This practical guide outlines various ways professionals can develop their programs, exhibits, and general museum atmosphere to best engage the public. Using examples mostly from the UK and Canada, Graham Black offers a synthesis of best practices and research to date, as well as case studies and infographics to illustrate his points.
This Incluseum blog post by exhibit designer Margaret Middleton discusses how to ensure your museum is inclusive, especially in it language and vocabulary, of the diverse 21st-century family. Includes a useful chart of Family-Inclusive Language.
The videos and resources on this page of the Brain Building in Progress website discuss how to engage 3 to 5-year-old children in meaningful conversation by building in opportunities to talk, modeling conversation, and using complex language and vocabulary. Includes a Facilitator’s Guide.
Invisible pedagogies, according to author Andrea de Pascual, “is a concept that already existed before the collective, exploring education beyond the boundaries of the curriculum and considering pedagogical elements that hadn’t been addressed in the learning-teaching experience until now. Invisible pedagogies is the reflection upon the non-explicit micro-discourses that all-together form the macro-discourse that is […]
Reach Advisors shares the results of a visitor survey at 13 outdoor history museums about how visitors to historic sites feel about “authenticity.” Is it just a buzz word? Do visitors have a sense of what is or isn’t authentic? What does that word mean to them?
This report, published by the Denver Art Museum, details the Museum’s process of creating new experiences for children and their caregivers by increasing the Museum’s relevance and providing opportunities for family participation.
Members of the USS Constitution Museum’s Engage Families Project recount the program design, prototyping, and evaluation process that’s uncovering the conditions necessary for family programs that engage both children and adults in museums and libraries. Find out what worked, what didn’t, and what to consider when designing and/or facilitating your own programs.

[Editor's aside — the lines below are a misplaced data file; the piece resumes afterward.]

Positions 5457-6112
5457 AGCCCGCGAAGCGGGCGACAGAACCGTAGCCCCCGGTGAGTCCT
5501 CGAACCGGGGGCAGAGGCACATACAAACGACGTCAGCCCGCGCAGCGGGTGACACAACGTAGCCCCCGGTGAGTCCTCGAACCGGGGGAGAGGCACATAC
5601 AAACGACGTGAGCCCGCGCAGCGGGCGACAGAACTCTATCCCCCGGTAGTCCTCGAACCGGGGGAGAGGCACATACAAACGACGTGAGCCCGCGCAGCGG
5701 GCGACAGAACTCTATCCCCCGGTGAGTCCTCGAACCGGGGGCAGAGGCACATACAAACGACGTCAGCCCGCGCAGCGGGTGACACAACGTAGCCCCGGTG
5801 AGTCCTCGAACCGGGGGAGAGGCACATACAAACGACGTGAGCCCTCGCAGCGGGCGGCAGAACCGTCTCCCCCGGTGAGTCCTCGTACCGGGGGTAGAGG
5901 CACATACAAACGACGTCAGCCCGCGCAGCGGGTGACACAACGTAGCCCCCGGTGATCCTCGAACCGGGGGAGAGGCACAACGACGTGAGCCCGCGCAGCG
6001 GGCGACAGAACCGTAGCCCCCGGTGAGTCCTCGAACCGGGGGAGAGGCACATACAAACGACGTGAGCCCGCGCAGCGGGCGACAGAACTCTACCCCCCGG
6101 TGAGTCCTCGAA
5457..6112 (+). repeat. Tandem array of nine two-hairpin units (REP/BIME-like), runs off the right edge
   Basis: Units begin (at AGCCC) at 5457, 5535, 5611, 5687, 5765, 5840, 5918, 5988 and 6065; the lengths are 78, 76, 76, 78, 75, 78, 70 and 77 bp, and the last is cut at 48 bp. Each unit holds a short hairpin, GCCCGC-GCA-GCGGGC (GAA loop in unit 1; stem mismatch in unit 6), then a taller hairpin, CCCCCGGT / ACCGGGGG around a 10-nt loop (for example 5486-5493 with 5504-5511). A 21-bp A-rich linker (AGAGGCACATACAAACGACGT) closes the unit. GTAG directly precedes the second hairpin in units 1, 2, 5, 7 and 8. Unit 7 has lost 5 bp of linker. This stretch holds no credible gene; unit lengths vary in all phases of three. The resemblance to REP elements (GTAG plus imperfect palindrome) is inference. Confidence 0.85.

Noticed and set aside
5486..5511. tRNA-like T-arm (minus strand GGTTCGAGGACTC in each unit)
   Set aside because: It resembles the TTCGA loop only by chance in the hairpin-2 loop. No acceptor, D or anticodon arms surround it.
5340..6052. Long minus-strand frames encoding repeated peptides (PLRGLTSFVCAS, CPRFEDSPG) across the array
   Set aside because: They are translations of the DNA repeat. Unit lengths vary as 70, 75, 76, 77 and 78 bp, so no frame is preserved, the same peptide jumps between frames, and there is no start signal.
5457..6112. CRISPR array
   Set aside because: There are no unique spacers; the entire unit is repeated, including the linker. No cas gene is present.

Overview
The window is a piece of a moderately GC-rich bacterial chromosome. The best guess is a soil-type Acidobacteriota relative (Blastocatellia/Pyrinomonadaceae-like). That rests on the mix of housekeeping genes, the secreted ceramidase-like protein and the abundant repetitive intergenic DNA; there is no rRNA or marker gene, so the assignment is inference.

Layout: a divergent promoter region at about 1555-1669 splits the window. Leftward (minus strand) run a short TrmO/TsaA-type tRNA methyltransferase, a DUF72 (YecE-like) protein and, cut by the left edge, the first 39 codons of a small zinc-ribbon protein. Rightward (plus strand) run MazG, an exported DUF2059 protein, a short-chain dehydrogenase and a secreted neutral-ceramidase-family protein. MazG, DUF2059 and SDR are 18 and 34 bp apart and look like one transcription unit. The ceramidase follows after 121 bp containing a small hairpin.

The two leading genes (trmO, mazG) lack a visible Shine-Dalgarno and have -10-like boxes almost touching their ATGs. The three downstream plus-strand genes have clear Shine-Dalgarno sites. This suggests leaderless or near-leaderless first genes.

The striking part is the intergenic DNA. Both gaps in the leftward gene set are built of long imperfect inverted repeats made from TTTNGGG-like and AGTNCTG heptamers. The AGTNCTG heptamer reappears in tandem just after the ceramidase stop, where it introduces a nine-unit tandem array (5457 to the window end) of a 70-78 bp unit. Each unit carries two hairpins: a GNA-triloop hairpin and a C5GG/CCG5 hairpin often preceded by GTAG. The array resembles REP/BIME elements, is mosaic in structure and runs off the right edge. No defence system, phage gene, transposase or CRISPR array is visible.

Museums provide immersive, personal experiences. Looking at a portrait of someone, or visiting an exhibition about a historical figure or moment, these distant people are palpable and present. Does your organization foster empathy?
With funding from an IMLS National Leadership Grant, the USS Constitution Museum turned their attention to identifying strategies of design and facilitation that result in successful intergenerational engagement and learning in museum and library programs. This PowerPoint presentation is a summary of findings from the first summer of prototyping and testing two new programs and redesigning […]
The USS Constitution Museum Team took an existing craft program, designing a model ship out of aluminum foil, popsicle sticks, and masking tape, and transformed it into an intergenerational program that results in fun, active collaboration among family members. Overview: USS Constitution was built in the 1790s to out gun enemy vessels of the same size […]
The USS Constitution Museum Team took a new look at an existing program, an interactive demonstration of caulking (waterproofing) a ship’s planking. By taking a step back, thinking creatively, and doing intensive observation and prototyping, we turned a fun but mostly kids activity into a truly intergenerational program that actively engages adults and kids together […]